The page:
7. Pre-school and children’s ministry plans have been made.
  8. A small group and volunteer system is in place.
  9. An assimilation strategy is in place.

This list is not intended to be comprehensive, but to get you thinking. Failure to reach critical milestones prior launch is a key reason churches plateau or decline early in their life cycle.

Underestimating the cost

If you haven’t planted a church, you can count on three things: It’s going to take longer, require more money, and be harder than you imagined! As church planters, we are often guilty of getting “drunk on vision.” We’re so “intoxicated” with the desire to plant that it clouds our good judgment. When we’re intoxicated, we fail to listen to others, think clearly, and make wise decisions. Jesus tells us to count the cost. It always pays to listen to him.

Violating the Sabbath

Planting a church comes with a high price. First of all, let’s dispel the myth that you can plant a church without paying the price. Because of this you have to make taking care of yourself a high priority. A church planter must nurture his vitality. This requires taking regular time to refuel your emotional, relational, physical, and relational vitality. Paying close attention to these gauges can add longevity and impact to your life and ministry.

For the last 10 years, we have been part of a church plant that has grown from a vision to over 2000 in regular attendance. Unfortunately we are just learning to pay attention to our own gauges. Fortunately our wives have been incredibly patient and honest with us. We are yet to find a church planter worth their salt who doesn’t have to work hard at this. As church planters, we’ve got to embrace what the Scriptures teach us about our time. There’s a time to work. Work hard! However, there’s also a set aside time to rest. Rest hard! As a leader, if you don’t nurture your own vitality and monitor your own pace, no one else will.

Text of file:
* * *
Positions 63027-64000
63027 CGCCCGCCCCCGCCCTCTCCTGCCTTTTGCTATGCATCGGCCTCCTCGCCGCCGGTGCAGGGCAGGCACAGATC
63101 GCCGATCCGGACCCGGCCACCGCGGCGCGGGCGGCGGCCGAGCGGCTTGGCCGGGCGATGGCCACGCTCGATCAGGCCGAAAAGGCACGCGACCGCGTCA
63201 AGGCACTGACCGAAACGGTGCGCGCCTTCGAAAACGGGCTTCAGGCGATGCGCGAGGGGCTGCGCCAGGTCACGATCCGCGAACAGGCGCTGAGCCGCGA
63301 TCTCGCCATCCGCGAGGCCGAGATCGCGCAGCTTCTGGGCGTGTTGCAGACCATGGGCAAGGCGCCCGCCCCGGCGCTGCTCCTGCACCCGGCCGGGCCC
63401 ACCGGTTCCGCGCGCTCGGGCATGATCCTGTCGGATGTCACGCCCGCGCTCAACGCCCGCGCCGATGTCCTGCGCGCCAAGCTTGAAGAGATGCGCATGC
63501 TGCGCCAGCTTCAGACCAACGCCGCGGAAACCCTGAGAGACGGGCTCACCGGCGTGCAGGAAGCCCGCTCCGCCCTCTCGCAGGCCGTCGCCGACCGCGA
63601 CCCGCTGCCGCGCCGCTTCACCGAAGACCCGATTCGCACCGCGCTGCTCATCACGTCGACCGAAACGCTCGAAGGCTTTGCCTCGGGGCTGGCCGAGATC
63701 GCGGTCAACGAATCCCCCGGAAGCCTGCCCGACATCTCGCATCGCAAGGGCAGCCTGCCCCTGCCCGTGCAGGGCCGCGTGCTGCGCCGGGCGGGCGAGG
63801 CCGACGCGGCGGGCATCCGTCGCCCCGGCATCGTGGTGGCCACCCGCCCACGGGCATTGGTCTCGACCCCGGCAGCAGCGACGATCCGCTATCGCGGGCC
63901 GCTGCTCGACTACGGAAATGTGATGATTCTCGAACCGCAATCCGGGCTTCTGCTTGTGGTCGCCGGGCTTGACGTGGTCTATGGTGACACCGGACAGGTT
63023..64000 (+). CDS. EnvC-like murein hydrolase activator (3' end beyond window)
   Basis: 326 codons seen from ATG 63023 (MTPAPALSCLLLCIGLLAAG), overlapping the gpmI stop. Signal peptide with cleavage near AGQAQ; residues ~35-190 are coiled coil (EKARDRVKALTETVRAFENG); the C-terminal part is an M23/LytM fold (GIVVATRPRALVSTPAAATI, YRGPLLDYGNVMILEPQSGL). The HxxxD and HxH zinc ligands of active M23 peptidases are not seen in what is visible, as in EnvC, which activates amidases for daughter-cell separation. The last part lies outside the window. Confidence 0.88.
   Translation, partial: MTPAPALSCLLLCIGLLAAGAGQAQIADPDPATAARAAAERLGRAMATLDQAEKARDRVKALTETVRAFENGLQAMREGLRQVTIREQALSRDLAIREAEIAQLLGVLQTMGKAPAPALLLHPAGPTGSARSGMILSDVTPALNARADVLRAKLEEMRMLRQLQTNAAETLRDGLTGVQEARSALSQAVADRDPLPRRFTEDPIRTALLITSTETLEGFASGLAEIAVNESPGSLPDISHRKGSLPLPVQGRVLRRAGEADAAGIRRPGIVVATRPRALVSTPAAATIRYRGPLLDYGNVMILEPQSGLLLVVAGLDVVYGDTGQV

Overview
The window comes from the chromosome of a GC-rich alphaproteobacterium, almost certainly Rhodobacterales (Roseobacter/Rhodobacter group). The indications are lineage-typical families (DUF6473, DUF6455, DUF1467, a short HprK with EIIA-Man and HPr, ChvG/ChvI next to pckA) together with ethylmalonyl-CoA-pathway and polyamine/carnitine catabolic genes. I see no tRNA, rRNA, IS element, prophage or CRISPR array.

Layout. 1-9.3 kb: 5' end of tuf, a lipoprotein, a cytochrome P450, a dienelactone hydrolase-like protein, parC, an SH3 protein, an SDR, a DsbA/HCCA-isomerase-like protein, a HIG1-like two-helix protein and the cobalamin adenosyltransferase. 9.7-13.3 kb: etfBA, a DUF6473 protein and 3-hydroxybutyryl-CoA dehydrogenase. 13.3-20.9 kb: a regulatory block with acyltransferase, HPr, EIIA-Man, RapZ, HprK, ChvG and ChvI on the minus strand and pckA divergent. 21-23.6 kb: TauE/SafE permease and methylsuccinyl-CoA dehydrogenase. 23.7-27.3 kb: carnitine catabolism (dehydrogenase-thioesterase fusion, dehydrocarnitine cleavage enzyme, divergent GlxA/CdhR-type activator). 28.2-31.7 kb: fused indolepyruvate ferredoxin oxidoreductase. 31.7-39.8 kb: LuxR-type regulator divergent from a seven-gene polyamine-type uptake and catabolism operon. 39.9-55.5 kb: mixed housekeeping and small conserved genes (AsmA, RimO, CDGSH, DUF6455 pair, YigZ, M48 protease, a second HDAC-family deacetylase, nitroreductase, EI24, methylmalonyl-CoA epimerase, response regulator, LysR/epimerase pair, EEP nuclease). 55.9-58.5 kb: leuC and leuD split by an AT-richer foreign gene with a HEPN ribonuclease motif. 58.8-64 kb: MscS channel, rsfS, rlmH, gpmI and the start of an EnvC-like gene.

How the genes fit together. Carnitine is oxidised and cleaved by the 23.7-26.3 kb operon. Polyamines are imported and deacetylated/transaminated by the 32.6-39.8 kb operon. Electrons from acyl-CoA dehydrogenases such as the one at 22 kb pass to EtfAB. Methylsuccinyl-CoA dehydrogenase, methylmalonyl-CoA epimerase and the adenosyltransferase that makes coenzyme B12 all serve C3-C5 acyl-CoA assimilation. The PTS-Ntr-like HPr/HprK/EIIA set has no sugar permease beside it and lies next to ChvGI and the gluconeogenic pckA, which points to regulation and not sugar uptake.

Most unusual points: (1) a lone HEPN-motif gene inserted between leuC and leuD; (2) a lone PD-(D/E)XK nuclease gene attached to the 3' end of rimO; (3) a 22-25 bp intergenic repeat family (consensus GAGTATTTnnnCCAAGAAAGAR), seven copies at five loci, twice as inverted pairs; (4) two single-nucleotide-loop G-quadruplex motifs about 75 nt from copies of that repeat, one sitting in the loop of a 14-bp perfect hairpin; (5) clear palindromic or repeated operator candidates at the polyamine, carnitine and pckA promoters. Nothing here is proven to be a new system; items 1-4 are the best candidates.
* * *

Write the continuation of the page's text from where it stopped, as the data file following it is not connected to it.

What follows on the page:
Hanging on too long

When you give birth to a new church, it’s your baby. The church you planted begins with the vision God put in your heart. When you first plant, everything begins with you. You have to do everything. However, as the church begins to grow, the longer you hold on to everything, the more you become the bottleneck. There simply comes a time when we must let go and empower others.

Church planters who don’t develop the skill of empowering others seldom grow beyond 75 to 125 people. You may launch your church. You may reach people; but you usually end up stuck. The most effective church planters understand the importance of raising up leaders and building teams.

Not having a coach

Church planting is the R&D department of ministry. Planters understand that we learn our way into the future. As we move forward, we assess our failures and successes and we build off of them. Like Churchill, we understand that “success is moving from failure to failure without losing momentum.” Church planters surround themselves with other leaders and learners. I was reminded of this when Will Henderson, our Australian church planter, returned from an ACTS 29 learning experience where they advocated that every church planter needs a minimum of five coaches in their lives. Those who grow in their leadership surround themselves with coaches.

As church planters we’re going to make mistakes. No one gets it right all the time. We can avoid many of these if we’re willing to be teachable and surround ourselves with people who have been where we are going.

To learn more about church planting, join us February 22-23, 2010, for our Velocity Churchplanters.com Conference.

*** I (Greg) will be at the Velocity Churchplanters.com conference. I hope to see you there!